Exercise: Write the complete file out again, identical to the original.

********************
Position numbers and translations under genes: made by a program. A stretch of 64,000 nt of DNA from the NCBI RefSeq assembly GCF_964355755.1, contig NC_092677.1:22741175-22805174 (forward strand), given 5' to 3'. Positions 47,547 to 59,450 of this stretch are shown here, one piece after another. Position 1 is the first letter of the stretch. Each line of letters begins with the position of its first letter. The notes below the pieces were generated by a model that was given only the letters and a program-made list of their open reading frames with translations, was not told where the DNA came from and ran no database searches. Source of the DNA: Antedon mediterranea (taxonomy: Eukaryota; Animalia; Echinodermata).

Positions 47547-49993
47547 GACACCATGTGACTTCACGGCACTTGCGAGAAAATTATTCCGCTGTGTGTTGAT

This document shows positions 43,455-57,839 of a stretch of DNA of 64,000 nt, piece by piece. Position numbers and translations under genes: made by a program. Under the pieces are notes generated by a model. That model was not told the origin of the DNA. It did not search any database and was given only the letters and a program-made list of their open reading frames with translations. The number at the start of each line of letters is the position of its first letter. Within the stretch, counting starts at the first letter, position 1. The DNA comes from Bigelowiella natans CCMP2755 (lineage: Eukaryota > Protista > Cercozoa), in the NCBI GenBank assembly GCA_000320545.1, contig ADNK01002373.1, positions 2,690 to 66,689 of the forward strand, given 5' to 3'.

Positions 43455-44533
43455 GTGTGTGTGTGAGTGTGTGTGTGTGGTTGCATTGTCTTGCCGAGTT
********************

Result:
Position numbers and translations under genes: made by a program. A stretch of 64,000 nt of DNA from the NCBI RefSeq assembly GCF_964355755.1, contig NC_092677.1:22741175-22805174 (forward strand), given 5' to 3'. Positions 47,547 to 59,450 of this stretch are shown here, one piece after another. Position 1 is the first letter of the stretch. Each line of letters begins with the position of its first letter. The notes below the pieces were generated by a model that was given only the letters and a program-made list of their open reading frames with translations, was not told where the DNA came from and ran no database searches. Source of the DNA: Antedon mediterranea (taxonomy: Eukaryota; Animalia; Echinodermata).

Positions 47547-49993
47547 GACACCATGTGACTTCACGGCACTTGCGAGAAAATTATTCCGCTGTGTGTTGAT

This document shows positions 43,455-57,839 of a stretch of DNA of 64,000 nt, piece by piece. Position numbers and translations under genes: made by a program. Under the pieces are notes generated by a model. That model was not told the origin of the DNA. It did not search any database and was given only the letters and a program-made list of their open reading frames with translations. The number at the start of each line of letters is the position of its first letter. Within the stretch, counting starts at the first letter, position 1. The DNA comes from Bigelowiella natans CCMP2755 (lineage: Eukaryota > Protista > Cercozoa), in the NCBI GenBank assembly GCA_000320545.1, contig ADNK01002373.1, positions 2,690 to 66,689 of the forward strand, given 5' to 3'.

Positions 43455-44533
43455 GTGTGTGTGTGAGTGTGTGTGTGTGGTTGCATTGTCTTGCCGAGTT